There’s about a million more of these and they all sound the same.

1. Diablo 3 is the best game ever and I love it

2. You’re a selfish, immature, crybaby child who makes me embarrassed to be a gamer

3. It’s normal for a game to be broken on launch. It’s normal for a game to have single player tethered to servers. There’s no such thing as single player in Diablo III anyway.

Now if you had the job of dealing with an explosion of customer anger, you would profile your users. How would you respond to that anger? By introducing talking points aimed at them. Are your customers young adult males? Tell them that they’re immature for not being okay with it. Tell them that they’re missing out on the best game ever.

Does that prove anything? No, but patterns are patterns.

Bioware and Game Design Hubris

“Fundamentally, we don’t consider the player’s experience to be more important than the ideas we’ve had or the expectations” for the genre.”

A one sentence explanation for everything that Bioware got wrong with Dragon Age 2… and it comes from Obsidian, a company, which for all its faults actually gets what games are supposed to be.

There are good designers out there, but few of them understand the dangers of hubris. Every creative person confronts the gap between what he creates and how other people experience it. But many never adapt to it. Writers who refuse to read reviews and listen only to positive feedback. The producers of Battlestar Galactica and Lost who got so carried away by the toys they were playing with that they forgot to tell the story and give viewers what they wanted.

Bioware fell prey to it in Dragon Age 2, besides the consolization, it got too caught up in its own cleverness to realize that its story was muddled and unrewarding. It substituted its own ideas for player choice and it lost. And the players lost out.

Is Bioware Going Down?

Both of Bioware’s last two game releases, Dragon Age II and Mass Effect III have run straight into major fan backlashes. DA2 underperformed in sales. ME3 probably didn’t. The expansion for DA2 has been cancelled and Bioware has tried to backpedal. It’s also backpedaling from the ME3 ending which was just as lazy and dumb as the DA2 ending, except that to add insult to injury the ME3 ending was just set up to sell more DLC.

Then there’s Knights of the Old Republic which has a mixed record and is about to head straight for the tornado of Guild Wars II and some other next generation MMORPG’s, something which KOTOR isn’t. It’s not clear if KOTOR hit its numbers, if the anecdotal stories about falling server populations are true or if the leaks about the project costing 200 million are, but Bioware can’t afford failure on that front.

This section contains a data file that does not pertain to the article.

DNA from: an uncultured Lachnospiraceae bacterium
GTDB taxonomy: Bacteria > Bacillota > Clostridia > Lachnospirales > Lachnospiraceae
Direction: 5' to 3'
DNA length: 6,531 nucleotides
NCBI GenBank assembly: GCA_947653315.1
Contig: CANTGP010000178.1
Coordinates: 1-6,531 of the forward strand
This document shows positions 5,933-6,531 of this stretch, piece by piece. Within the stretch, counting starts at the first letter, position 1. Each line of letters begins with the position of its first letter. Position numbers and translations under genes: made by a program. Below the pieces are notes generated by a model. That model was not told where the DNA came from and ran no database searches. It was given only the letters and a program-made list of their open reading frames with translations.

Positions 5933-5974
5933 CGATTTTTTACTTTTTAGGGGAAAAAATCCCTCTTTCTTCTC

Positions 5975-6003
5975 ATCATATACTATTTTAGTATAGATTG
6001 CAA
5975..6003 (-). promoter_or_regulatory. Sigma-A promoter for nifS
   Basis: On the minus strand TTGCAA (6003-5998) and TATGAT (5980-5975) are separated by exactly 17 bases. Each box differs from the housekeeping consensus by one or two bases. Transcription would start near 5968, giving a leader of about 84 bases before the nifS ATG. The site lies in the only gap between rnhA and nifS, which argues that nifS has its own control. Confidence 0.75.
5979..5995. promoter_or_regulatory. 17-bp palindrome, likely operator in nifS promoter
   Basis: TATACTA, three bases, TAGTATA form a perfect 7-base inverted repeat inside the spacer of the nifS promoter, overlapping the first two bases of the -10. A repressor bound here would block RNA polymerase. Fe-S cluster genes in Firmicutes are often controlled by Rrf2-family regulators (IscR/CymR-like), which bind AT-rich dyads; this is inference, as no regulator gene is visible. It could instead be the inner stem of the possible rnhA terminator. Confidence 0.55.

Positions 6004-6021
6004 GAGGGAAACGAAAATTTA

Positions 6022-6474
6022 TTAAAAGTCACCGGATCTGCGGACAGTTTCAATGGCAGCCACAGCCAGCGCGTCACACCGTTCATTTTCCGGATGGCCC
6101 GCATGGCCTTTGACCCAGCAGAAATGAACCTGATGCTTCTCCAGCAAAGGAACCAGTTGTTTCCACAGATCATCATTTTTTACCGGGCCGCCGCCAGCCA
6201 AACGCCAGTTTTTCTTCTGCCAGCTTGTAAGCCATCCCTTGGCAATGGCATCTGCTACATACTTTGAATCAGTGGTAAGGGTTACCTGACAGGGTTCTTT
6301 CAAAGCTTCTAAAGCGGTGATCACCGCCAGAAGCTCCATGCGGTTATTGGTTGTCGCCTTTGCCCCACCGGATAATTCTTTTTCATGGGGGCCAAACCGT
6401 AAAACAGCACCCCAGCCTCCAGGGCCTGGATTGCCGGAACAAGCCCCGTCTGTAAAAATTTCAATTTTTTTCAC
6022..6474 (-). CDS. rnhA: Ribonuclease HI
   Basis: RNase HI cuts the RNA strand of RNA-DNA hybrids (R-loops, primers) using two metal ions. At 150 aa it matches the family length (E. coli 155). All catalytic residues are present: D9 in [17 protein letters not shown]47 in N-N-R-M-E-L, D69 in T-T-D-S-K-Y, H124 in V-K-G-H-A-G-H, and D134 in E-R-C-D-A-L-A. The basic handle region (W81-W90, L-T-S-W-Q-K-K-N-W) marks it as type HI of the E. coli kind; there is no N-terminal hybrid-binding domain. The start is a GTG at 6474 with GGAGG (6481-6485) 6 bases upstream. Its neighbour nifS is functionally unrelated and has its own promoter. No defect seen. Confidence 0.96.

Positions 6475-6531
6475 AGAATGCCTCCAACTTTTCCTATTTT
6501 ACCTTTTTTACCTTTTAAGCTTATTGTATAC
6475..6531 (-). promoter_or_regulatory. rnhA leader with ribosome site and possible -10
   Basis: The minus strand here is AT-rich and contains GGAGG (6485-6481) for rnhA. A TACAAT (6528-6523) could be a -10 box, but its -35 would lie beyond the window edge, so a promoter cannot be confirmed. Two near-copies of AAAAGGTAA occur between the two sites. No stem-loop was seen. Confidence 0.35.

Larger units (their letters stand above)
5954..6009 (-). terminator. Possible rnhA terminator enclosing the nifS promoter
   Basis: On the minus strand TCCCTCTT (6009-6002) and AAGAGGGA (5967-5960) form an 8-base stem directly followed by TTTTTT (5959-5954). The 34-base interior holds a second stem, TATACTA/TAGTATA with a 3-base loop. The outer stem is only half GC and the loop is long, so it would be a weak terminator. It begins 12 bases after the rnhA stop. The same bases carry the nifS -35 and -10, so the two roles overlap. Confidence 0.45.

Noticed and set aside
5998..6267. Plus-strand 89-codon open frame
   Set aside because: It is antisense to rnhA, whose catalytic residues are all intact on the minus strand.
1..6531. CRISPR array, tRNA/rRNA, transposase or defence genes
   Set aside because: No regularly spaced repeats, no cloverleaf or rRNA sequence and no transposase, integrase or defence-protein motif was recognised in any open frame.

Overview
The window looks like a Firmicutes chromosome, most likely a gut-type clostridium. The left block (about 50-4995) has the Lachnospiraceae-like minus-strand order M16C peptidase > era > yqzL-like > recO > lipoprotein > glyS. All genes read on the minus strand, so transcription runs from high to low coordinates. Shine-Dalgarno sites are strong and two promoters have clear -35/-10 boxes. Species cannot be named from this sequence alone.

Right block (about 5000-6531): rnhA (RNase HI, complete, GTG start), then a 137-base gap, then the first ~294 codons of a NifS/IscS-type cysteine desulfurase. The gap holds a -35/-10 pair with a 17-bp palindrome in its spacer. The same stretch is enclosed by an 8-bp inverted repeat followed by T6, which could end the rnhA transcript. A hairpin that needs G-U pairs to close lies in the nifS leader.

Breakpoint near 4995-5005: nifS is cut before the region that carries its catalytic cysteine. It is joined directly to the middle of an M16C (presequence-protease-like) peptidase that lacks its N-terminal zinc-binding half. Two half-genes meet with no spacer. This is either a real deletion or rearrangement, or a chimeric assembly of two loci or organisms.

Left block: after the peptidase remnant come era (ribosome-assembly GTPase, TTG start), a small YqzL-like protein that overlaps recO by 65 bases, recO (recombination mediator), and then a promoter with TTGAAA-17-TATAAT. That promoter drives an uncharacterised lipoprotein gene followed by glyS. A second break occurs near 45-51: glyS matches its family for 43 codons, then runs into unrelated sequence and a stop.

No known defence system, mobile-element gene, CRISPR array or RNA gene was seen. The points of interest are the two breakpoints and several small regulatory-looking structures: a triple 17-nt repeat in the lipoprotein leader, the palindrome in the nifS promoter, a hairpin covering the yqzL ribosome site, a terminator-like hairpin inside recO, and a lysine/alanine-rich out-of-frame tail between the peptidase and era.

Bioware hasn’t lost the 1 percent, the reviewers and Penny Arcade, but it has alienated a lot of its fans, the flip side of passion is anger and there’s a lot of resentment over the company quickly cranking out consolized dumbed down games on an EA schedule. Its output has become low quality, heavy on marketing, self-indulgent cut scene oriented crap. And it only takes one major failure for EA to decide that maybe the studio isn’t worth it anymore.

Mass Effect 3 and the User Effect

How big is the split between reviewers and gamers getting? The Metacritic raids are a major sign of trouble. While reviewers are giving Mass Effect 3 the same sloppy kiss they gave Dragon Age 2, the user revolts on Metacritic are severely unfavorable. The huge gap between a 92 pro rating and the 3.3 user score says bad things.

I haven’t played Mass Effect 3 myself, so I can’t say which side is right, but the criticisms that I can see on Metacritic echo many of the problems with Dragon Age 2. That’s enough to get me to opt out of Mass Effect 3, even if I wasn’t still playing Skyrim. What’s strange is that the reviewers don’t really deny those criticisms, the discontinuity between the previous games, the lack of user agency, the pointless grind, weak graphics and the lack of a meaningful story. They just go on praising the game anyway.

After the Jennifer Helper hype, it doesn’t seem like Bioware can do wrong in the eyes of the pros, they will excuse anything the company does. I don’t know the industry well enough to make the accusations that some users are making, but the fanboyism really has to stop and until it does that Metacritic gap will go on haunting reviewers.

Three Reasons Why Half Life 3 Isn’t Coming